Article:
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monitoring crowdsec with prometheus and grafana
Tutorial

Monitoring CrowdSec with Prometheus and Grafana

Monitoring is a key part of any robust cybersecurity tool, allowing end users to maintain optimal performance, detect issues, and gain insight into what is happening across their attack surface. 

It’s no different when it comes to CrowdSec. By learning how to monitor your CrowdSec deployment, you can ensure you maintain optimal performance of your Security Engines, so they continue to operate and protect your online infrastructure as expected. 

Using Prometheus to monitor CrowdSec

At CrowdSec we rely on the open source monitoring tool, Prometheus, that allows you to keep a close eye on their deployments. Prometheus client libraries are integrated into the Security Engine, providing out-of-the-box monitoring and valuable insight into log processing, scenario triggers, performance, and resource usage. 

Having access to these metrics ensures you have the means to ensure the proper configuration of data sources and the ability to verify the successful parsing of logs, giving you peace of mind that your Security Engine is performing as intended and working behind the scenes to keep your systems and networks safe. 

Accessing CrowdSec metrics

Now, let’s get started and take a look at how you can grab the metrics that you need. 

Running this CSCLI command will return an overview of the CrowdSec metrics provided by the Prometheus client, split into 4 sections — acquisition metrics, parser metrics, bucket metrics, and Local API metrics. 


sudo cscli metrics

Acquisition metrics

The first section of the metrics output is the Acquisition Metrics, providingyou with a list of data sources that have been configured in CrowdSec. This output gives you a view of their parsing pipeline, showing the total number of lines read, the number of lines that have been parsed or remain unparsed, and how many of these parsed events have been poured into a detection scenario bucket. 

When monitoring your acquisition metrics, keep in mind that, by design, CrowdSec will only attempt to parse log lines that are relevant to your environment, so it is normal to have some unparsed lines for certain services. Our SSHD parser, for example, will only capture failed authentication attempts from your auth logs and successful authentications will not be parsed.

Monitoring these acquisition metrics is a great way to ensure that your data sources are properly configured and that they are producing logs that can be parsed by the Security Engine’s log processors. 

Parser metrics

While the acquisition metrics provide insight into the proper configuration of data sources, the Parser Metrics provide you with information about the performance of individual parsers running on your Security Engines.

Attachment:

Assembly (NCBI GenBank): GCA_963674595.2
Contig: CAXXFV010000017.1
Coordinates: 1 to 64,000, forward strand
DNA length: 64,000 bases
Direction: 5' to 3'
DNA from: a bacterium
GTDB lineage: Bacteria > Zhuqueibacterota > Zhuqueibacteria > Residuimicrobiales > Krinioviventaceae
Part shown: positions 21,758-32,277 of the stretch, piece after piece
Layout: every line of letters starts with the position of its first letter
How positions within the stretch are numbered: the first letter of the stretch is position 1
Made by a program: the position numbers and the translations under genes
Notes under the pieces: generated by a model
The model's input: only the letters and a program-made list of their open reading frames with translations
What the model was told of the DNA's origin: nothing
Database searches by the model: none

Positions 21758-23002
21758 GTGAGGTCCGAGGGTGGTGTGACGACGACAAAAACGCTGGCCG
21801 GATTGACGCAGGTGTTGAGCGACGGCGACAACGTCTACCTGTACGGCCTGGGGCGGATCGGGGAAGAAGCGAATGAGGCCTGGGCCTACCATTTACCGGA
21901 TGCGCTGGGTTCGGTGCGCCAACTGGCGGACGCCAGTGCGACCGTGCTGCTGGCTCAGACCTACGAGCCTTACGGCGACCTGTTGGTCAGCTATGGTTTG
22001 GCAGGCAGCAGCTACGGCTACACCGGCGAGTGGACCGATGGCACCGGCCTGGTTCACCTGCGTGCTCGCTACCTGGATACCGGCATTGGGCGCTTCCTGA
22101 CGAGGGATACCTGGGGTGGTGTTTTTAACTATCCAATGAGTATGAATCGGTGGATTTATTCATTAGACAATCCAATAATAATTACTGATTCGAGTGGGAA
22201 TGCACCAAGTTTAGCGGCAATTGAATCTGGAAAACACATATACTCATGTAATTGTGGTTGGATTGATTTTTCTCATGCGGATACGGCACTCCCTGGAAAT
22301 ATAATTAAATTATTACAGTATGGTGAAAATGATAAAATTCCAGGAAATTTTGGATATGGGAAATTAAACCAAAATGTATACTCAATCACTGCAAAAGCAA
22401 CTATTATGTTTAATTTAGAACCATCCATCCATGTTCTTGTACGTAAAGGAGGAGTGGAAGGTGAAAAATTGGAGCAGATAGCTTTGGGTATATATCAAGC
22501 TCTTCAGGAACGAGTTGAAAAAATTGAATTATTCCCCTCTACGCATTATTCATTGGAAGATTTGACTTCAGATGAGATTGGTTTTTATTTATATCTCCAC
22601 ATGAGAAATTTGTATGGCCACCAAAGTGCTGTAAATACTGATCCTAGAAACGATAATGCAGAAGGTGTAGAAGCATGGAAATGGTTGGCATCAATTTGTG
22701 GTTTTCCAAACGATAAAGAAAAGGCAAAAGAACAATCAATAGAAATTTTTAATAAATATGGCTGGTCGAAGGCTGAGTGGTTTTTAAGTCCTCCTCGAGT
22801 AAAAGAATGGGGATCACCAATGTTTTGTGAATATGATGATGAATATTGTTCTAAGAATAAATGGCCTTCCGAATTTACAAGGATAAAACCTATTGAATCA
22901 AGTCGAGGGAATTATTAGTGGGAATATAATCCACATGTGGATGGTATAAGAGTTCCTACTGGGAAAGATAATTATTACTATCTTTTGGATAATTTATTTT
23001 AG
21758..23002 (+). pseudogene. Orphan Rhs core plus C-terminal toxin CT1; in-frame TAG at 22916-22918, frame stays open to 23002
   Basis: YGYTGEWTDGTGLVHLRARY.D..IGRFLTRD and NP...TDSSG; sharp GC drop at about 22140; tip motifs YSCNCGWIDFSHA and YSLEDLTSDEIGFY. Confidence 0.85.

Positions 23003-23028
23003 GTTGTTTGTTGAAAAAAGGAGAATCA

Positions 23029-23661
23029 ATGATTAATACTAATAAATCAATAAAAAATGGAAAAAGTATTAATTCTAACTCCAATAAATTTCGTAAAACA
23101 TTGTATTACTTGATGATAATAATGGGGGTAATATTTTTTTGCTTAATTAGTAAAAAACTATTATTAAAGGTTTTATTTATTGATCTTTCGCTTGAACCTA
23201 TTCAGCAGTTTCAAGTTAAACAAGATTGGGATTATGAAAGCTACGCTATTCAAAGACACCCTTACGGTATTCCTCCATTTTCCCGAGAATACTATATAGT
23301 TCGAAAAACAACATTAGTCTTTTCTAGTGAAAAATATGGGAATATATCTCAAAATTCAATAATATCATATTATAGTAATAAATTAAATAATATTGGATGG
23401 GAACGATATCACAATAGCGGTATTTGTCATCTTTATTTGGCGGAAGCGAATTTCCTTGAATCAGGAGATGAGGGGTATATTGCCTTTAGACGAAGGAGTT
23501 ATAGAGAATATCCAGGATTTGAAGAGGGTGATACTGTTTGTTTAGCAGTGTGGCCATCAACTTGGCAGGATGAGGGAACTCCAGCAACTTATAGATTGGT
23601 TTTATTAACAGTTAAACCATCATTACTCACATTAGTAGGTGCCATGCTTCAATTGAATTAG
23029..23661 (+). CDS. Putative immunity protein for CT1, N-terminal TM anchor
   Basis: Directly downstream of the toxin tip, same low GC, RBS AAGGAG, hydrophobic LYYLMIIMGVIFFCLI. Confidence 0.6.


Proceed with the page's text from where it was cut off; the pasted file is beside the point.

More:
These metrics give you a view into total Hits, indicating the number of events the parser has attempted to parse, as well as how many of those events were successfully parsed or not. 

Monitoring parser metrics provides insights into the performance of individual parsers, helping to evaluate the efficiency of parsers and to identify any issues or patterns related to events that could not be parsed.

Bucket metrics

The CrowdSec Security Engine detects malicious behaviors thanks to several bucket algorithms that form the basis of our detection scenarios. Parsed events are poured into these scenarios, and when the scenario’s bucket is full and overflows, an alert is triggered.

Bucket Metrics gives you a comprehensive overview of the validation process of the different events happening on your networks. 

This breakdown includes statistics on the utilization of detection scenarios, revealing the frequency of each bucket within a scenario overflowing (triggering an alert), the total number of buckets created per scenario, the number of events that have been poured into these buckets, and the count of expired buckets, which are those that did not overflow despite events being poured into them.

Local API metrics

By leveraging Prometheus, we are also able to expose a number of Local API metrics for you. The CrowdSec Local API is responsible for the sending and receiving of crowdsourced threat intelligence within the CrowdSec network. 

These Local API metrics provide a summary of specific API routes, their access methods, and the number of requests received. 

You also get access to a breakdown of what machines are handling the API requests, giving valuable insight into load distribution, as well as a summary of what Remediation Components (bouncers) have been responsible for, acting on intelligence received by the API. 

Monitoring these metrics allows you to optimize resource allocation and ensure reliable API responses.

Retaining metrics with a Grafana Dashboard

Running the CSCLI metrics command will only show you metrics from the time your Security Engine was started. If, for whatever reason, your Security Engine is restarted, these metrics will be reset. 

Fear not though — believe me when I say, the CrowdSec team knows how important metric retention can be for SOC teams and alike. That’s why we have created a hands-on lab on our free learning academy to show you how you can build a Grafana Dashboard to ensure the retention of these metrics, even if your Security Engine is restarted.

Head over to the CrowdSec Academy and learn how to build your own dashboard with Prometheus and Grafana to monitor the health and performance of your CrowdSec deployment.

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